Esports and video games are gaining popularity in Switzerland. For 27.6% of the Swiss population, esports is already considered as an actual, real sport, just like tennis or soccer. The “eSports Switzerland 2019” study, on the spread of esports, is the first representative study done in Switzerland.
The study “eSports Switzerland 2019” surveyed 1,011 Swiss people from 16 to 74 years old. The study was conducted in partnership with UPC Switzerland, Basler Versicherungen, and TCS. It should be noted that there already is an active Swiss esports scene, composed of many structures, teams, players, and organisations. 30.6% of the Swiss population is aware of what esports is and associate the topic with the term “competition”. This assessment comes close to the general esports definition, that is to play video games in special competitions, either alone or as a team, known by esports enthusiasts as “LAN parties”.
Respondents rated the topic positively, using terms such as “exciting“, “interesting“, and “attractive“. The majority of respondents believe that esports helps to promote analytical and strategic skills, and dexterity. Above all, esports is perceived as a sport by 27.6% of the Swiss population. Swiss Esports Federation’s chairman, Boris Mayencourt, is satisfied with the results. “This figure is very encouraging. Even within the esports World, there are currently discussions about which games are esports. These discussions are important, but also show that there is a long way to go before the structures of classic sports can be established. The latest evidence – also the consensus of this study – is very positive for us” he said.
Whether as player or viewer, people actively involved in esports watch weekly content on TV or on streaming platforms, such as YouTube or Twitch. Contrary to popular beliefs, the younger generations are not the only content consumers. The popularity is high up to the mid-forties. This interest is not expected to decrease in the coming years, as those already active in esports are likely to stay, and the next generation is already growing up right at its centre. “YouTube is the most popular information channel in Switzerland for esports. However, the figures show that there is still a lot of potential to reach the target groups” explains study author, Marcel Hüttermann.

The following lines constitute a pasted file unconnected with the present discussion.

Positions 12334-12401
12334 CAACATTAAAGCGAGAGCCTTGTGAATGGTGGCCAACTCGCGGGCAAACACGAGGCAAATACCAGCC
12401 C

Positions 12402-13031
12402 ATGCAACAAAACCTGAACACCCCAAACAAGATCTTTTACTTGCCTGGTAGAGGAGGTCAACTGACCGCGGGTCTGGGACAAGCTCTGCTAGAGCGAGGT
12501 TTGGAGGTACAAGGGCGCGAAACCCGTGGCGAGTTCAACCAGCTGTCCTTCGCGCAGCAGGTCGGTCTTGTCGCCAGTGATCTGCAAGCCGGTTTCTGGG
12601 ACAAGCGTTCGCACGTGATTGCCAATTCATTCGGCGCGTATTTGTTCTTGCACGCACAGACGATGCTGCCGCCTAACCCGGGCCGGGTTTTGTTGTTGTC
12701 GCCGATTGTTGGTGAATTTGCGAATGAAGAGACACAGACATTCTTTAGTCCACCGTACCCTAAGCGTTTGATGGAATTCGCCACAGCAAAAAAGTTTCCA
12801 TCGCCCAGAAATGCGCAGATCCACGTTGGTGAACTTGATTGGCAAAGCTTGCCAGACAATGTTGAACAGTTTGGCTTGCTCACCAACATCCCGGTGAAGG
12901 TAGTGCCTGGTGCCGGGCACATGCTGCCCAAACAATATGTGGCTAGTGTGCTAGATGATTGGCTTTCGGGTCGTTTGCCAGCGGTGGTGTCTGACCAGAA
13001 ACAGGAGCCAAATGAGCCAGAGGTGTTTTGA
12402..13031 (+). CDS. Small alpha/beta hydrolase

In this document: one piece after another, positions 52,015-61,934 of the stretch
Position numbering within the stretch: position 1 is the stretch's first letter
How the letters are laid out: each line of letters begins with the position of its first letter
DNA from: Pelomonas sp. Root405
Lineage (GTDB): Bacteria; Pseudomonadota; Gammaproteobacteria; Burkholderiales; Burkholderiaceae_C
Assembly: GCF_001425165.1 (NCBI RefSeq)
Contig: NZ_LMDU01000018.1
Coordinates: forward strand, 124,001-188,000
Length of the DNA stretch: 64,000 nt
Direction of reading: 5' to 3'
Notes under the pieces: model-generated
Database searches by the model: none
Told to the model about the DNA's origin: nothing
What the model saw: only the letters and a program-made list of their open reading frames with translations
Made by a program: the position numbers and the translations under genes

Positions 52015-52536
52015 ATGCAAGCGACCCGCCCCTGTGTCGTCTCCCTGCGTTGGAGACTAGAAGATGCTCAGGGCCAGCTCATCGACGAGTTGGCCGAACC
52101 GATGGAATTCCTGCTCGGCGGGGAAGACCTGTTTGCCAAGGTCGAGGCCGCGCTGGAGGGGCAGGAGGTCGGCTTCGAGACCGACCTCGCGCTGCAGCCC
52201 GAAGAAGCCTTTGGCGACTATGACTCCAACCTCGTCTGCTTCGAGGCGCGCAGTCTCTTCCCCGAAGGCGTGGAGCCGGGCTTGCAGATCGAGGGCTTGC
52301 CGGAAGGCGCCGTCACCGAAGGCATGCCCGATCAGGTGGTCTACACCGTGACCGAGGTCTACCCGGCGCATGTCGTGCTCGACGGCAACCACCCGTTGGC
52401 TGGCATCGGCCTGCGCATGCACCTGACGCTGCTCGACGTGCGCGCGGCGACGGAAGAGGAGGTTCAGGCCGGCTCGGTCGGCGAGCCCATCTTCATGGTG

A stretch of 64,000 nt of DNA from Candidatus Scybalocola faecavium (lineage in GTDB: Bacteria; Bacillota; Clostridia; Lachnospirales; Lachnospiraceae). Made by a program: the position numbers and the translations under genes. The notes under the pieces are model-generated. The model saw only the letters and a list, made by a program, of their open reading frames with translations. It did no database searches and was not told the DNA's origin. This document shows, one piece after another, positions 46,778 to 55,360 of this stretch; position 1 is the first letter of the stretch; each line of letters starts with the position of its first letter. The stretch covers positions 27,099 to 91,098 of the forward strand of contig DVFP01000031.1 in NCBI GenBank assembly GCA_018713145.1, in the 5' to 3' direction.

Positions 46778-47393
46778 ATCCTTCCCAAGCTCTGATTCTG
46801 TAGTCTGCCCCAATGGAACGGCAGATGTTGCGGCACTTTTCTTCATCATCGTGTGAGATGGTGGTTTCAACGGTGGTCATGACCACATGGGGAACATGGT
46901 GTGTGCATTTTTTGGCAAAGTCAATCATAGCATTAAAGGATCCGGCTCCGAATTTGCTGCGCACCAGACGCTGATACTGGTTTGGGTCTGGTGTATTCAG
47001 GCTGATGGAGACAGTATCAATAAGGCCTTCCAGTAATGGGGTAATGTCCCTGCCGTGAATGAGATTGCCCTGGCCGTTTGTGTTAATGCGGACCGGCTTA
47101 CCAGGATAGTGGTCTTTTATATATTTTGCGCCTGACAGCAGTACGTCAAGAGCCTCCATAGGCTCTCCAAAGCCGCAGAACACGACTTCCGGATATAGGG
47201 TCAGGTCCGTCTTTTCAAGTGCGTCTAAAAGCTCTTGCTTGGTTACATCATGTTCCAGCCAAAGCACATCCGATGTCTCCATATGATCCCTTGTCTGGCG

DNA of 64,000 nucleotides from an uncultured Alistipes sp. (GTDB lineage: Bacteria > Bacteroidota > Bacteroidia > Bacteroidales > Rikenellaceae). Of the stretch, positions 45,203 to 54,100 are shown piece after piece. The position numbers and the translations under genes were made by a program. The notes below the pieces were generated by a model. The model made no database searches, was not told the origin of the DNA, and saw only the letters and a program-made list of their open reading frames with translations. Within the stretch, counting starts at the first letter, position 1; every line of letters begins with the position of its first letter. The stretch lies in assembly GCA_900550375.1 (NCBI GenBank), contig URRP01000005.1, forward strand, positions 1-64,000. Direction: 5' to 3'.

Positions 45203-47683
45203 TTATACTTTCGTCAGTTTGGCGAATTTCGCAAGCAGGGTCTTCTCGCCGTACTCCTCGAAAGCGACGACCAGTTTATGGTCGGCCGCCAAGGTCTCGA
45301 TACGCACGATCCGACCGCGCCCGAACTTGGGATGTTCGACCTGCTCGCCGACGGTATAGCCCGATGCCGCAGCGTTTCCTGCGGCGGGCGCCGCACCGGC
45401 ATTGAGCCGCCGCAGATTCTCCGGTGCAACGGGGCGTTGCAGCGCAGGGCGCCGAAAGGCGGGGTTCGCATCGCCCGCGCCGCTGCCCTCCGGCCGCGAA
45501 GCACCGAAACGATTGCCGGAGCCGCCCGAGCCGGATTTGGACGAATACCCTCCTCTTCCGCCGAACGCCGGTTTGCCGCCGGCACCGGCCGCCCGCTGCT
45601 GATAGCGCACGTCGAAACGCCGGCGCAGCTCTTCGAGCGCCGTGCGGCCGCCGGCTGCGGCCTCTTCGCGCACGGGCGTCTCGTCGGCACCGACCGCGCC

This figure is very encouraging. Even within the esports World, there are currently discussions about which games are esports. These discussions are important, but also show that there is a long way to go before the structures of classic sports can be established. The latest evidence – also the consensus of this study – is very positive for us.
In Switzerland, non-competitive video games are also popular, especially among younger people. It is known as “gaming”. Unlike esports players, pure gamers do not actively compete against each other. The weekly playing time of gamers and esports players is about 11 hours each on average. “The Swiss population plays video games more often than they are active on social media. That alone shows how present this subject is in everyday life” explains study author, Marcel Hüttermann. Around 30% of the respondents described themselves as “gamers”. Both categories, gamers and esports players, spend an average of CHF 1,270 on equipment.
Smartphones are the most popular platform for video games, while most esports games are played on PC. In particular, the game “FIFA” acts as a link between gamers and esports players. It is the most popular game in Switzerland. In the game “Fortnite”, on the other hand, a change in consumption can be observed, as the focus here is no longer on playing, but on watching. Expert Marcel Hüttermann assesses this development as follows: “It will be exciting to observe whether, and to what extent, esports is moving in the direction of smartphones, and how esports consumption is developing in Switzerland, in terms of content on TV, on streaming platforms and other channels.“
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